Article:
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Alberta Premier Alison Redford makes her way to her seat before the Speech from the Throne at the Alberta Legislature in Edmonton on Feb. 7, 2012.

The Alberta government is looking to clear a path for the oil sands through British Columbia by upping the economic benefits for its western neighbour – including the option of paying to modernize and expand West Coast ports.

Premier Alison Redford's government stressed Tuesday there were no formal discussions, much less a formal proposal, but some in the Alberta government acknowledge that British Columbians need to see a tangible benefit if they are to bear the risks of an oil pipeline and associated West Coast tanker traffic headed to Asia.

However, there is friction within Ms. Redford's government about how far it should go to address B.C.'s concerns, and political worries about any move that could be perceived as handing over a share of Alberta's energy royalties.

Under one proposal being discussed, Alberta could team up with Ottawa to support a broader western industrial corridor project. Money devoted to that project could go to building up West Coast port infrastructure, or to support northern British Columbia communities along the way. Such an industrial corridor would do more than transport energy – it would also be used for moving other products, such as potash.

In a January meeting, B.C. Premier Christy Clark bluntly told Ms. Redford that public opinion is against the pipeline in British Columbia – Alberta gets the benefits while B.C. carries the risks of environmental disaster, according to senior officials in B.C.

Alberta Energy Minister Ted Morton brought the debate into the open when he told The Globe and Mail editorial board on Monday that, to get British Columbians to support the proposed pipeline, there will have to be clearer benefits to that province.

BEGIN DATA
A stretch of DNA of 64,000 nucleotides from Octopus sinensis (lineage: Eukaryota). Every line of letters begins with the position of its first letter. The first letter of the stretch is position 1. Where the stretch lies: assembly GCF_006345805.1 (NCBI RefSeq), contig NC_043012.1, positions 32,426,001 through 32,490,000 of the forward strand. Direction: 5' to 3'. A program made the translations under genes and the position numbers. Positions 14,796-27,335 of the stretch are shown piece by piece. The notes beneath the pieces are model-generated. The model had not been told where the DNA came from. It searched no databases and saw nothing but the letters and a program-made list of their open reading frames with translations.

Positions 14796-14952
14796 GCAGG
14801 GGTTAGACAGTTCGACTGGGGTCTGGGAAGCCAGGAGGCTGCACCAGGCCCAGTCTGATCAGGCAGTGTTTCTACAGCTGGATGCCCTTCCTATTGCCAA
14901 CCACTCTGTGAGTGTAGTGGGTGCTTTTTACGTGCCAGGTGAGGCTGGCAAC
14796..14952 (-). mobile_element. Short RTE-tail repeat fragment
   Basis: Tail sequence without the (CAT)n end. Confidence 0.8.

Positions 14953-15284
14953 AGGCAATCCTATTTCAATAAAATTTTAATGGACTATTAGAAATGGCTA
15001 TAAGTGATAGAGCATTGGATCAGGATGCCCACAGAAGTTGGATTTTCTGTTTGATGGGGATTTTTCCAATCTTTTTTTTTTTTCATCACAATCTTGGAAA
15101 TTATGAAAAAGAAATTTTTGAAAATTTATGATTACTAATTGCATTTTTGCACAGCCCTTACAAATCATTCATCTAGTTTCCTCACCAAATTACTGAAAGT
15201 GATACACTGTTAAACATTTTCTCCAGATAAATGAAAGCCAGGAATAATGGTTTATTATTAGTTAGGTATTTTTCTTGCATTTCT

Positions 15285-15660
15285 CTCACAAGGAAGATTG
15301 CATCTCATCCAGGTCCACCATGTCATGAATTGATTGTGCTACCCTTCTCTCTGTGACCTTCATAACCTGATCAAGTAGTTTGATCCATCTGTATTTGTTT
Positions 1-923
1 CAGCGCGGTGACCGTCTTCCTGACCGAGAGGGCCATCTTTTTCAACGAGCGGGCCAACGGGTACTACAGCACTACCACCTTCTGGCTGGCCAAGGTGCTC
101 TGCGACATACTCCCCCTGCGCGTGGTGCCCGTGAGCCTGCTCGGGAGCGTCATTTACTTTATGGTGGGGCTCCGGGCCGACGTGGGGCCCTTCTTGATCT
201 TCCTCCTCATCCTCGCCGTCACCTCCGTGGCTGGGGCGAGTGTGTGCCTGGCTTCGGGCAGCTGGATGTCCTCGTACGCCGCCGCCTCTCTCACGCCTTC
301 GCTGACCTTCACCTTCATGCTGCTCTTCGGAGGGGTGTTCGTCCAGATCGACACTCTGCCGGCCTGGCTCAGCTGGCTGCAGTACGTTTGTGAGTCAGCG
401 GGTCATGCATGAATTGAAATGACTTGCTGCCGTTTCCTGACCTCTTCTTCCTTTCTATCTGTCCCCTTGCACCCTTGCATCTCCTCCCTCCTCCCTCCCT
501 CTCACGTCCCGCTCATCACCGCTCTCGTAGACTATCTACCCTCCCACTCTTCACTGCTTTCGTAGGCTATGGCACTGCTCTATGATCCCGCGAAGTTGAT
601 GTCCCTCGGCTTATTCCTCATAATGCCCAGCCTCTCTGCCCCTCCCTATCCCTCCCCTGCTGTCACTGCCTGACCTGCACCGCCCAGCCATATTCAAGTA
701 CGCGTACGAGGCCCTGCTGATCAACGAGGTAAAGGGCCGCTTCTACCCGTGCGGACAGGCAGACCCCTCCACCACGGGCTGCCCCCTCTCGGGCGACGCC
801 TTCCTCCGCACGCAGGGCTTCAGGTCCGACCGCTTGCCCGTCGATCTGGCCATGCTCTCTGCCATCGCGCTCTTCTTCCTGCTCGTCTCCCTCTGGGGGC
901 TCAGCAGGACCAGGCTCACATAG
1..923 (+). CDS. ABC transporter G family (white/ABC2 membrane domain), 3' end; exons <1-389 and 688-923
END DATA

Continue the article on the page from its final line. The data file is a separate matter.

Sources in the Redford government said Tuesday there is little appetite to provide support tied to any specific project, such as Enbridge's Northern Gateway pipeline. But in internal discussions, the province has looked at ways it could compensate British Columbia for the perceived risk from a new pipeline and tanker traffic.

Ms. Clark is seeking to brand her province as Canada's gateway to Asia, but she has refused to take a stand on the Gateway project, which would nevertheless be a major development in her "Canada Starts Here" initiative.

The B.C. Premier is caught between widespread environmental and first nations opposition, and her desire to court federal Conservatives. With the B.C. election slated for May, 2013 – just months before a federal environmental panel is expected to deliver a decision on the pipeline – Ms. Clark faces a tough campaign where she could be vulnerable on both sides of the debate.

Ms. Redford, too, faces opposition to any deal to share in her province's energy wealth, with her chief opponent, Wildrose Party Leader Danielle Smith, saying Alberta should not be "held at ransom."

Ms. Redford said Tuesday more needs to be done to show British Columbians how they will benefit from the pipeline, but stopped short of any specifics. "I've been a really strong proponent of a Canadian energy strategy, and what that means to me is we need to talk about what the benefits are to provinces across the country – with respect to Gateway, with respect to oil-sands development, and with respect to other energy projects."

Alberta Finance Minister Ron Liepert said in an interview Tuesday that the cabinet is still debating the matter. "Is there some way that British Columbia could benefit more than other provinces in Canada because of the impact [the pipeline development]has on that province?" He added: "We're looking at all of the strategies, and the barriers to attaining full potential for Alberta."

Senior B.C. government officials said Tuesday that the Clark government has no desire to launch into negotiations. "If we get to a point where there is a viable project, absolutely the Premier will want to maximize benefits for the province." But first the pipeline hearings have to address the "legitimate" concerns about the environment.

A federal source said Ottawa is aware of Alberta's desire for federal participation in any efforts to provide benefits to B.C., but there has been no discussion internally of participating with the oil-rich province.

"It's early days in the Gateway process yet," he noted. The regulatory hearings began last month, and the panel is not due to report until the middle of 2013.

With a report from Shawn McCarthy in Ottawa and Carrie Tait in Calgary